It was a beautiful evening with the sun burning a dark orange and I was flying along over some foreign land. I didn’t miss much time anywhere on the course and I was always comfortably planned ahead. I felt my technique was coming along already; I would make sure I had a good plan and if I didn’t I would continue to scan the leg until I did. Once this plan was in place and memorised in my head I could then do the easy part, follow the route and pay attention to not veering off. When I set goals to focus I meant that I follow my plan and always be looking ahead towards what the next feature or checkpoint will be. Fatigue and loss of concentration on the map are the main demons to ward off – but I have a mental cue that helps me when I feel my focus is slipping. I literally tell myself to focus out loud, and I’ve done it so many times that it’s a built in fully functional component in my brain that I switch on and do it. But it has being practiced in training to make sure that when you say it you do it. You also need to be aware at what point in a race you’re going to lose focus. By analysing my races and looking at where I’ve made mistakes I can tell when I’m losing focus which usually means I refocus myself before I make a mistake.

Day 5 – Paradiset – about 60-70km south of the city. Great name, great terrain. One of the craziest terrains and maps I’ve been on in Stockholm. I ran this at a slow jog. My sole training goal was practicing making a plan ahead to the control after the one I’m on. Reading fast and making the best plan is the hard part. I want to make this plan when I leave a control, or at least as early on in the leg as I can. If I failed to make a plan while coming upon my control I can always take a quick glance at the direction I’ll leave in and when leaving the flag I make a plan while I trot in that direction. Anyway, this training went well. A few bad controls at the beginning but when I got warmed up (and I’m not talking about my legs) I was having a good training session. One big part of my technique this year is to read my description first and then look at the map and visualise the control feature and the detail in the circle before I even look at the leg. Then I look for an attack point that is best suited to the feature and then lastly I choose the route in the form of check points. In the past when choosing attack points I found it difficult but I would go through maps with courses I made up and while sitting down in my front room I would try and analyse which attack point is best – then the more and more I orienteered, the faster I would see the attack point while on the run. This was good, about 90 minutes of this.

Day 6 – Today’s training was a map I was given from a previous club’s training. It had 34 controls in a short distance so I figured I would not concentrate on leg planning, but orienteer by compass bearings today. Unlike the first training where I didn’t read any detail until the circle, in this training I would take a bearing to the control or attack point and read any detail I wanted to read.

A lot of the detail I read on the route would be to confirm my direction was correct, such as reading a distinct cliff face or hill or marsh or unique array of boulders. This was my only training today. I got stuck in rush hour traffic and missed my club’s training in the evening. But still I had good training so far this week and I think at this stage I felt I had no problem with the terrain. So I hit a 7-Eleven, bought some sweets and went back on home. Too many sweets for my own good, it must be noted.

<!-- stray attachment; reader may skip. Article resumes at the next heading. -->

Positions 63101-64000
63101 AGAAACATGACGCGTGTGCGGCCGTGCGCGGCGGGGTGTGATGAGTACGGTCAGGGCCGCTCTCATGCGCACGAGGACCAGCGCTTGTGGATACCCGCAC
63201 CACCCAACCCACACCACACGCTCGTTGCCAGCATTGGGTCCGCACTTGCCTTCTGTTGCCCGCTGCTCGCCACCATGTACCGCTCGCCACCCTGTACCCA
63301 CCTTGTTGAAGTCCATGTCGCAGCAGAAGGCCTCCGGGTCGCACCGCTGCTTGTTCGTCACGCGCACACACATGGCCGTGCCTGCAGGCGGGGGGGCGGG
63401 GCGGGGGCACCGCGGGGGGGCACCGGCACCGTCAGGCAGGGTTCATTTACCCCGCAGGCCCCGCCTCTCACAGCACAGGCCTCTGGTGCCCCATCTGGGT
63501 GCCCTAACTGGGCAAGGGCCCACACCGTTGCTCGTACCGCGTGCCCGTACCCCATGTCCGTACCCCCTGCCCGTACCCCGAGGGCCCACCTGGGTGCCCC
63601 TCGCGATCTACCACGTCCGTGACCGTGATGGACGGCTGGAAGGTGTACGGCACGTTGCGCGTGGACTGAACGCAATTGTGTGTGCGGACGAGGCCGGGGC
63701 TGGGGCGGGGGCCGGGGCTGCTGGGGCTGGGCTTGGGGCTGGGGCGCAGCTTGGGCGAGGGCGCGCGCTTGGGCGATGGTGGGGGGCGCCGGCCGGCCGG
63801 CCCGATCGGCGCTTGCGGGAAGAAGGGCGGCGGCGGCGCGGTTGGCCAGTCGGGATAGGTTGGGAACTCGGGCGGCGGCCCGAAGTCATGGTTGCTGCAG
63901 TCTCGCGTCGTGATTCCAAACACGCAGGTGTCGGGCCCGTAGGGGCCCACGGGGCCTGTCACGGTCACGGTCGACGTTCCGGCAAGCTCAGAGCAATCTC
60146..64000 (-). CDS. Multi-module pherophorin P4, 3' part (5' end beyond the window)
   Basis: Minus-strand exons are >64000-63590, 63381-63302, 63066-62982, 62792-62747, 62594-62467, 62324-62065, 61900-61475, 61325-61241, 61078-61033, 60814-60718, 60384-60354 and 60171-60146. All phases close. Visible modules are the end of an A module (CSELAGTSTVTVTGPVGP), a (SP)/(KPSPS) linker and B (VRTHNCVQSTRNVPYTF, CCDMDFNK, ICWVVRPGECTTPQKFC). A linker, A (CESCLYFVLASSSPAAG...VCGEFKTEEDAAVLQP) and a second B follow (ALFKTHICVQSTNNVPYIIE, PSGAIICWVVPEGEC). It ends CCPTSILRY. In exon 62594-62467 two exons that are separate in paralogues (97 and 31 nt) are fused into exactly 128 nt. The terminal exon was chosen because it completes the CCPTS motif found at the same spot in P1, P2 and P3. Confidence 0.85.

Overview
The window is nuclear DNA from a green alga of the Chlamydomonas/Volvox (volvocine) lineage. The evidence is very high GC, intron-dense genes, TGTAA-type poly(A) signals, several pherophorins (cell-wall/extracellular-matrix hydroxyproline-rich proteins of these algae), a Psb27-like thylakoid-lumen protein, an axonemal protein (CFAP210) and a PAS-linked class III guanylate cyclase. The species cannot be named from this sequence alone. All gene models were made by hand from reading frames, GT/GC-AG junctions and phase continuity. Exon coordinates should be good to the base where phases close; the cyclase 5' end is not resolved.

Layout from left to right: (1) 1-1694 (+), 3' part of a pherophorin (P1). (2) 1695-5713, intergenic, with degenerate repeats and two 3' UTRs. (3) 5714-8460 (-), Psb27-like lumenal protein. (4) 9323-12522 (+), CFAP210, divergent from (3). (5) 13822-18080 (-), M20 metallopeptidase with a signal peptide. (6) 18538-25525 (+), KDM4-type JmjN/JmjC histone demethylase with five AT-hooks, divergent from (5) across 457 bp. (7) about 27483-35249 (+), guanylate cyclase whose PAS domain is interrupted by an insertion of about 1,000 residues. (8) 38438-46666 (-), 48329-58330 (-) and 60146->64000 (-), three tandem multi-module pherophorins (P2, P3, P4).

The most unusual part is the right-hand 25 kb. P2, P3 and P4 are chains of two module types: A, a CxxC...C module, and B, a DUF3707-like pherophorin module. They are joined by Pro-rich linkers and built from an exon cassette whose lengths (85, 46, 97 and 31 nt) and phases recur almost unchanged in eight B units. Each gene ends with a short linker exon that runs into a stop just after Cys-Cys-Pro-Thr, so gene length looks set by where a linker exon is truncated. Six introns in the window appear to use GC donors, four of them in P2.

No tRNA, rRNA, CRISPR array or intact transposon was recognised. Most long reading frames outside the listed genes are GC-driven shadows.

Day 7 – The final day’s training. The morning I went in a car with 3 others and we ran into the forest about 2 km to the start flag. This was a great looking forest. Crunchy green flaky moss on the hills and mini heather. What paradise!

But the marshes this day were the wettest all week. The goal today was to put together all I’ve being training this week and see how I progressed. I ran the loop below at a little below race pace, and again another loop at race pace whereby everything was clicking. It was a good training and I left feeling I’d accomplished a full understanding again of the demands of Stockholm orienteering. I didn’t orienteer much at high speeds, so that’s the next objective with the training campI’ll do 8 days up to Tiomila, but I still think it was money well spent to come to this technical area and start real slow working upwards.

Second training – nothing was left to be done but one last forest to master, the forest I lived on for a year – 15 km long and 8 km wide. I took a bus to the part where it’s most difficult with the aim of a 30 minute training session before I went home and left for the airplane. I created a little course and ran it extremely close to perfection. I saw a few deer and just enjoyed this intense forest that at one stage in my life was the most difficult map to train on but now was something I could orienteer on and feel comfortable in.

No compass again as it was good to practise reading contours. And I wouldn’t use the paths as it would be cheating, just for this training - that is since I paid money to fly here and train technique. So afterwards I left the city and embarked towards my second sleep in a week on the floor in Stansted airport with a sense of real accomplishment. Although I ran fast only 2-3 times I learnt the terrain and maps all over again and it definitely helps to instil some confidence when running races in Finland and Norway this summer for me. The Tiomila is in Stockholm terrain and so the season for me begins with this one. I’ll take 8 days training beforehand to practise increasing the speed and run a relay called Stigtomtakavlen which is the final selection for the Tiomila team."

(Editor's note: David's article came with illustrations of the maps he mentions but I haven't yet managed to import them into this version ...)